The importance of wellbeing, empathy in a remote workplace

Auth0 CHRO Carolyn Moore shares what the company learned from being predominantly remote prior to the pandemic.
By: | August 25, 2021

When identity security company Auth0 was founded in 2013, it was with the understanding that it would be a “remote-centric” organization—with about 60% of employees working remotely. Seven years later, as the pandemic hit, the organization drew on the lessons it learned from that model to create a fully remote workforce, which it will continue after the pandemic.

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“We have found this freedom to work on your own terms allows for greater flexibility, productivity and work/life balance,” says Carolyn Moore, senior vice president of people at Auth0.

Employing a globally remote workforce also takes intentional design, she adds. Auth0 relies heavily on tools like Zoom and Slack, focusing on asynchronous communication and clearly outlined tasks and goals.

“Teams have to develop trust and empathy in order to communicate effectively in a remote or hybrid setting,” she says.

Moore—who joined the organization in September and previously held HR leadership roles at Mercedes-Benz, Apple and Samsung Electronics, among others—recently shared what Auth0 has learned from working remote, both before and during the pandemic.

HRE: Despite having already been largely remote, were there any shifts you made to how and where work gets done in light of the pandemic?

Carolyn Moore

Moore: At Auth0, we’ve always had a very strong remote culture, but in the wake of the pandemic, we had a heightened concern for employee wellbeing and the most effective ways in which we can support it. We made sure that all of our employees continued to feel supported and connected regardless of where they’re working. We hosted (and continue to host) fun and educational digital activities such as trivia, health and wellbeing workshops, and much more. We also instituted more flexible working schedules, from no-meeting Fridays to designating the U.S. Thanksgiving week as a global company holiday for rest and recovery.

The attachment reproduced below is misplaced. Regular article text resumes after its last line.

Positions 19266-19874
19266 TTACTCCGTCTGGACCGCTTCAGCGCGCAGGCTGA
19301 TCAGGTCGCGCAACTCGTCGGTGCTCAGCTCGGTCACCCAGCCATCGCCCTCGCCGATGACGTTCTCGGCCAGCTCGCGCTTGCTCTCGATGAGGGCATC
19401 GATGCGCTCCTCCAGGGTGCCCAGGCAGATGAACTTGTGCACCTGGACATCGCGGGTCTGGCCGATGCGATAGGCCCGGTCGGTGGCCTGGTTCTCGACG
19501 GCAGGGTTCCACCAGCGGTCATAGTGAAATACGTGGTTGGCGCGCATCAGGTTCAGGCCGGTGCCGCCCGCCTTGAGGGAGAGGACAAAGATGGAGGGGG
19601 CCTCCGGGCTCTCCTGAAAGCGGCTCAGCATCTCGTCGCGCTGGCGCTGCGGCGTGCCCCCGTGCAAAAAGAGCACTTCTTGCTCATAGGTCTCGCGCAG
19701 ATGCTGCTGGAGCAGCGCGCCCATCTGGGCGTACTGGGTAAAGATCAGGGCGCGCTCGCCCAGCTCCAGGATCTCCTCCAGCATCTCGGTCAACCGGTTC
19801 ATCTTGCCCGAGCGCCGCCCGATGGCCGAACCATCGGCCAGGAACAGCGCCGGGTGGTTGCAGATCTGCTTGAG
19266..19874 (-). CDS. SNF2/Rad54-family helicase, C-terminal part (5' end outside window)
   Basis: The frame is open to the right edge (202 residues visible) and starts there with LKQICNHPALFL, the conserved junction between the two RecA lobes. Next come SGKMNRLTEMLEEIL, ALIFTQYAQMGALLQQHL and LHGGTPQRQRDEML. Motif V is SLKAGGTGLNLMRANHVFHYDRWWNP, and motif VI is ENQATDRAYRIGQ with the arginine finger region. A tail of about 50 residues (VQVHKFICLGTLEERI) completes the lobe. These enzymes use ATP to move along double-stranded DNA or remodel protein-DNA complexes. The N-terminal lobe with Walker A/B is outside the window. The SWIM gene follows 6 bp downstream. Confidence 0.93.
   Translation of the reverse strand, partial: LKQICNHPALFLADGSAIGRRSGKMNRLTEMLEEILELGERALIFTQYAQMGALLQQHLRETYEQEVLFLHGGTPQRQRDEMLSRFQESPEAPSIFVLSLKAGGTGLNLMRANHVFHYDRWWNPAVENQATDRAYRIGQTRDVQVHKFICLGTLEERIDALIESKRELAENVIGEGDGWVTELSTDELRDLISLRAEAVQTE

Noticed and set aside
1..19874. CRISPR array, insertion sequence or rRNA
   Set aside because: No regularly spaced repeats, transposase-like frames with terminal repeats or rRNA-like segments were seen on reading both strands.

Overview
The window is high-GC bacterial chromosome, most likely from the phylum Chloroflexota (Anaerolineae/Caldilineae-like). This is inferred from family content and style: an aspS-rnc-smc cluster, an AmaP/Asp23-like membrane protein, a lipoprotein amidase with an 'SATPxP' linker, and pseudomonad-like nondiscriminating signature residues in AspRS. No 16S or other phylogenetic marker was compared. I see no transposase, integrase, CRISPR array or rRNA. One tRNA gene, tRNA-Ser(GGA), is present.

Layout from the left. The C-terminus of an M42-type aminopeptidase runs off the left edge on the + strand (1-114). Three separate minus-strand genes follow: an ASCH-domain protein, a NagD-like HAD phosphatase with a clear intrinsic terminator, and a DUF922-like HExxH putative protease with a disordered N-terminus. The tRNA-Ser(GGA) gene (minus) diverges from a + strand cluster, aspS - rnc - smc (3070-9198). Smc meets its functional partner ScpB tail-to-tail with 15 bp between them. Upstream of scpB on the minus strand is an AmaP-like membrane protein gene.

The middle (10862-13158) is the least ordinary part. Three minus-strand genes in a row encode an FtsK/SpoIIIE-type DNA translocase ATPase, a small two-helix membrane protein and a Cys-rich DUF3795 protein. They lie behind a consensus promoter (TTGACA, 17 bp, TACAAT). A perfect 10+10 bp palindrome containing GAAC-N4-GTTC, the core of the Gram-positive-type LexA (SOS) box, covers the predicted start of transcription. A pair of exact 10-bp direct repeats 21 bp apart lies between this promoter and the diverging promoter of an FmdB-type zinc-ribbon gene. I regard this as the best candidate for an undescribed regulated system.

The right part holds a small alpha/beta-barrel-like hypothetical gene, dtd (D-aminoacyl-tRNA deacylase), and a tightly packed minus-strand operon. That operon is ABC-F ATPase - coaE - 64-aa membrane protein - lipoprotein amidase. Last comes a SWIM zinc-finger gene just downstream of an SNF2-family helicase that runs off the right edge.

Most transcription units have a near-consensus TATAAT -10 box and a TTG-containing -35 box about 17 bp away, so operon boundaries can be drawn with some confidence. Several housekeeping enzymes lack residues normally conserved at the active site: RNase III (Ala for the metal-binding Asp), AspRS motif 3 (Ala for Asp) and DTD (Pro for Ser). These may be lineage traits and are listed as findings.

Additionally, empathy has always been a huge priority and focus for us. It is important to be diligent in connecting with employees and proactive in asking team members, “How can I help make this a great experience for you?” to better understand your team and get critical information while showing support and empathy—important management characteristics, especially now. Using assessments such as the DiSC or Birkman can also uncover these preferences if you have the time or the budget to make use of them. The key is to understand how each individual feels motivated and engaged.

See also: Why a ‘virtual mindset’ is essential to your post-COVID success

HRE: Once the pandemic subsides, what will be your top HR priority?

Moore: The past year has not been easy, and we all have learned a lot from our experiences. One of the most significant things the pandemic has reinforced is the importance of employee wellbeing and the essential need for empathy and understanding in the workplace. Auth0’s emphasis on employee health and wellness is consistent with who we are and is critical to our success. (Right now), our team is continuing to look for ways to improve team health and wellness.

In addition to employee wellness, one of our top priorities is DEI. We recently hired our first Head of Diversity, Equity and Inclusion, Natalie Hausia-Haugen, who will be integral in further developing Auth0’s culture of inclusion and belonging. The empathy our team has continued to develop during the pandemic will be something that is everlasting at Auth0.

HRE: What is your assessment of DE&I progress in the tech industry? Where is there the most room for improvement?